As the glue cures, you can contemplate whether you want to add some form of a decorative panel or not. As I mentioned earlier, and as you could surmise from the lead photo, I included a Kumiko panel. To house the panel, I decided a rabbet along the back was appropriate. A rabbeting bit in the router table makes quick, albeit messy, work of this. As with any routing operation like this, a little chisel work will square up the corners.
The opening between the shelves begged to have a drawer in it. It’s a small drawer, sure. However, I’m sure we all have those odds and ends that could fit well in there. Because I had already milled up a bunch of basswood for the Kumiko, it seemed appropriate to make the drawer out of this lightweight wood as well.
The joinery I chose to use on this drawer is a simple locking rabbet joint. With the thin stock, you can easily rout all of this joinery with a small straight bit at the router table. My only complaint about the bass-wood and router bit is that it has a tendency to fuzz a little bit. It just means a little extra time to sand and smooth out the mating joints before applying glue.
To create the locking rabbet, we’ll first need to rout a groove in the ends of the drawer front. The bit needs to be centered on the drawer stock, and set to the height of the drawer sides. You can see this in Photo 15.
Next, the bit is lowered a little, and the inside tongue on the front is nipped in half. This leaves one long tongue and one short tongue on each end (Photo 16). Finally, the drawer sides get a dado routed in them. This dado grabs the short tongue on the drawer front and locks everything together. Lastly, rout a groove along the bottom edge for a plywood bottom.
It’s best to try out a sample piece to dial everything in. Once you do, this is a great, quick-to-make joint that looks good and is strong. With that said, these small parts are delicate, so be careful with the joint until it’s glued together.
As you probably noticed in the main photo, I chose to paint the drawer front to match the panel behind the Kumiko (more on that in a minute). I feel like it’s a bit easier to paint the drawer front before gluing up. Basswood tends to fuzz a little bit, so when painting it, I use shellac as a sealer. Not only does it keep any grain from raising, but it also provides a good “primer” coat and allows you to get a smooth surface.
After glue up, you can spend a few minutes fitting the drawer. Basswood doesn’t move much with humidity changes, so I planed it down with a handplane for a good, suction type fit. A simple style drawer pull looks best on this shelf, I think (my wife, however, thought it looks a little too plain). Pick a style you like, but ask your significant other’s opinion first! The one I added is a simple little walnut pull that I turned at the lathe.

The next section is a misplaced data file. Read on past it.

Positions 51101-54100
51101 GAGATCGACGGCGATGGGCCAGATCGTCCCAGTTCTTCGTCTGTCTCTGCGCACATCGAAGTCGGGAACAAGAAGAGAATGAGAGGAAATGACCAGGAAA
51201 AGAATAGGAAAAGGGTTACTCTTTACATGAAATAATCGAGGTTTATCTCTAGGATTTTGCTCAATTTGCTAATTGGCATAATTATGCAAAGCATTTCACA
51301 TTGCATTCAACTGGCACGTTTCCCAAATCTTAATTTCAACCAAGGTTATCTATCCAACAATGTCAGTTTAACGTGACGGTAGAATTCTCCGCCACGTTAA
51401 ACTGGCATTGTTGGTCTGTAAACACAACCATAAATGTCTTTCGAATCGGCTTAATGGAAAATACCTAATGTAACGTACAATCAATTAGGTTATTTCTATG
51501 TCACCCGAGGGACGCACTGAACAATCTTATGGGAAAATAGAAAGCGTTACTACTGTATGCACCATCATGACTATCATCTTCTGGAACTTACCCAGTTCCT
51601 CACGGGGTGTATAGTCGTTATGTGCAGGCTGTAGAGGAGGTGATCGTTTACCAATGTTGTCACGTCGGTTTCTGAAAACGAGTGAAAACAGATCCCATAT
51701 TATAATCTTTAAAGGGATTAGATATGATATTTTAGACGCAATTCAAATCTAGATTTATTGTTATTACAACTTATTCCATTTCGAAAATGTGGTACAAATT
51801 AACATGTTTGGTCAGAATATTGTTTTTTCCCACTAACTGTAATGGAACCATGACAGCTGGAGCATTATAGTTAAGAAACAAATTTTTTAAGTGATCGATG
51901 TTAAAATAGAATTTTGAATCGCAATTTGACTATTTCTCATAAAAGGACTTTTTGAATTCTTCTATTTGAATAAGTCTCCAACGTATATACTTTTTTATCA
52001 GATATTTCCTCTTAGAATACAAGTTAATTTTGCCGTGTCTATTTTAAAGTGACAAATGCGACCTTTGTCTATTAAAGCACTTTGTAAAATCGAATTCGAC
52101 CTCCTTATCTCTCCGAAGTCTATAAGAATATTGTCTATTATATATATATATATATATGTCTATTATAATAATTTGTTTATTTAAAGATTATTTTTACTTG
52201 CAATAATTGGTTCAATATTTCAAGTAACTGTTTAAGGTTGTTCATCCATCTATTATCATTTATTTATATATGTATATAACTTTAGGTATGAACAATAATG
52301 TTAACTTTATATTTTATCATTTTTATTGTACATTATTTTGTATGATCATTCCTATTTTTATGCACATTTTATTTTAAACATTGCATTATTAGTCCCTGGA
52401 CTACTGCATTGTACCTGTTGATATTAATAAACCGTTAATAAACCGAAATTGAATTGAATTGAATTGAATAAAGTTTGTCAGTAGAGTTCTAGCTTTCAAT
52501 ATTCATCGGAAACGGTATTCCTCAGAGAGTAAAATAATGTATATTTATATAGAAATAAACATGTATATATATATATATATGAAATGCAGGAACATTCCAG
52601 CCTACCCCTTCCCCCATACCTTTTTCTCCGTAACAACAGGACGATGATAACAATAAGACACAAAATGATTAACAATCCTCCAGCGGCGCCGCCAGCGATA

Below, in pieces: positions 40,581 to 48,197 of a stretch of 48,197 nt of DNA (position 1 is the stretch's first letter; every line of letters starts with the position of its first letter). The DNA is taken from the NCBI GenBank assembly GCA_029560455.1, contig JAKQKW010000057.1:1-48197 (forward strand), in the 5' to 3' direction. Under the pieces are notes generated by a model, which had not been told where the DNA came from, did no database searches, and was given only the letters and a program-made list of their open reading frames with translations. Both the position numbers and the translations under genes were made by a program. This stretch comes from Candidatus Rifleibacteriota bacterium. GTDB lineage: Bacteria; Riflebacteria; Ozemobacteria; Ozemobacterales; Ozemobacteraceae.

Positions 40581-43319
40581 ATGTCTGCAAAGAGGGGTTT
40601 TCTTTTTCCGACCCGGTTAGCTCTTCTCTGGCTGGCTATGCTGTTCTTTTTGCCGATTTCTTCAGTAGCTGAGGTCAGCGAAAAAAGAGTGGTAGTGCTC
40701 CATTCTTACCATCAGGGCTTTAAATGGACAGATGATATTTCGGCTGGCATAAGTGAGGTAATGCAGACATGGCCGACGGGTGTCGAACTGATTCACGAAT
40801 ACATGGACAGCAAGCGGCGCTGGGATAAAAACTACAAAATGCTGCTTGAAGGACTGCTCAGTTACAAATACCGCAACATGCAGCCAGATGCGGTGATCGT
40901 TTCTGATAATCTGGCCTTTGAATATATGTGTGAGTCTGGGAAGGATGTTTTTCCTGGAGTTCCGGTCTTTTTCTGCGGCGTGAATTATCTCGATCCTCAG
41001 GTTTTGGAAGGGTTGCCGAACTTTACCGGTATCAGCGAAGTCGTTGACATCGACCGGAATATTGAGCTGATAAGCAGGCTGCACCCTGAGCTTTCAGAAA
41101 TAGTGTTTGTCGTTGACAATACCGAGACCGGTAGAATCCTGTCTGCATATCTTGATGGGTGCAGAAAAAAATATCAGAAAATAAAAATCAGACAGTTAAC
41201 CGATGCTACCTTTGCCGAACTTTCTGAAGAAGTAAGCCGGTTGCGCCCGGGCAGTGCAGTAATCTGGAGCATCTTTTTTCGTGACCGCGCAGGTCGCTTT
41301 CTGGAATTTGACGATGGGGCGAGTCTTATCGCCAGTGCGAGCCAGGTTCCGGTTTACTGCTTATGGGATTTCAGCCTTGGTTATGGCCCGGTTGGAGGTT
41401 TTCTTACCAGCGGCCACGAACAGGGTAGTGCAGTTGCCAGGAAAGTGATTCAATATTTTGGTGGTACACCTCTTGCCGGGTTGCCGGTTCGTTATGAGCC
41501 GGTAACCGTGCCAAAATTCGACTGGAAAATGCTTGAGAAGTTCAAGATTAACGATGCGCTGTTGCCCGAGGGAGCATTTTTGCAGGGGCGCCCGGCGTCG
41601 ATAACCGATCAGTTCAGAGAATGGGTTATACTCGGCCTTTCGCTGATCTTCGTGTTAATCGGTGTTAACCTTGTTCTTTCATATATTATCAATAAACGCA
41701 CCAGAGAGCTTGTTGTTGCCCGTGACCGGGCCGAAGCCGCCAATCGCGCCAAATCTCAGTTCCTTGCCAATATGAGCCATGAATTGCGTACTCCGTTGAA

Before we tackle the Kumiko panel, let’s talk about hanging it. Because of the asymmetrical design, I used a pair of keyhole hangers routed into one upright. This provides two attachment points, and I just make sure to drive the mounting screws into studs.
The defining feature of this wall shelf is the Kumiko panel. While the process of creating the Kumiko panel isn’t difficult, it does take some careful setup. Matt’s book does a fantastic job of explaining the process in depth, and if this is something you’re interested in, I suggest you pick up a copy for the entire process. (Full disclosure—“The Art of Kumiko” is available for purchase on PopularWoodworking.com.) What I’ll give you here is a brief synopsis.
The Kumiko panel is made of basswood strips. The framework (horizontal and vertical pieces) are half-lapped together at the table saw. There are several traditional designs that you can use in the Kumiko. The one shown here (and on the front of Matt’s book) is the Asa-no-ha, or hemp leaf pattern. The various diagonal pieces that make up the hemp leaf pattern need to be accurately cut and mitered to fit into place. To do this, you use a set of mitered guide blocks, as you see in Photo 19 and 21.
The guide blocks have an adjustable stop recessed into them. This allows you to precisely dial in the length of the part, and the angled face of the block gives you a reference surface for your chisel to ride against as you pare the basswood to the proper angle and length. A sharp, wide chisel (I use my Barr framing chisel for this — you can read more about it on page 22) makes the process go smoothly.
The guide blocks are easy to make, but if you want to purchase them, Matt and others sell pre-made blocks. While the process seems tedious, after dialing everything in, it goes quickly. The panel you see in Photo 21 took me about four hours to put together. It takes a very small amount of material and a bit more time, but it yields some impressive results. To be honest, I picked up a set of Matt’s guide blocks and milled a bunch of the basswood strips, as I thought these panels would be a very good project to throw in a tote and bring with me as I’m camping.
After completing the panel, I installed it into the rabbet on the back of the shelf. To add a little bit of contrast to the Kumiko, I added a thin panel of painted plywood behind the Kumiko. The entire assembly (Kumiko and plywood panel) are held in place with a series of brass toggles installed on the edges of the uprights. Then, the shelf is hung up with screws into studs.
— Logan Wittmer
THE ART OF KUMIKO
Learn to Make Beautiful Panels by Hand
AUTHOR: Matt Kenney
PUBLISHER: Blue Hills Press
PRICE: $ + shipping
Kumiko Wall Shelf
MATERIALS: The shelf is walnut, while the Kumiko and drawer parts are basswood.
Hemp Leaf Panel
NOTE: Kumiko strips are 1/8″ x 3/8″ basswood.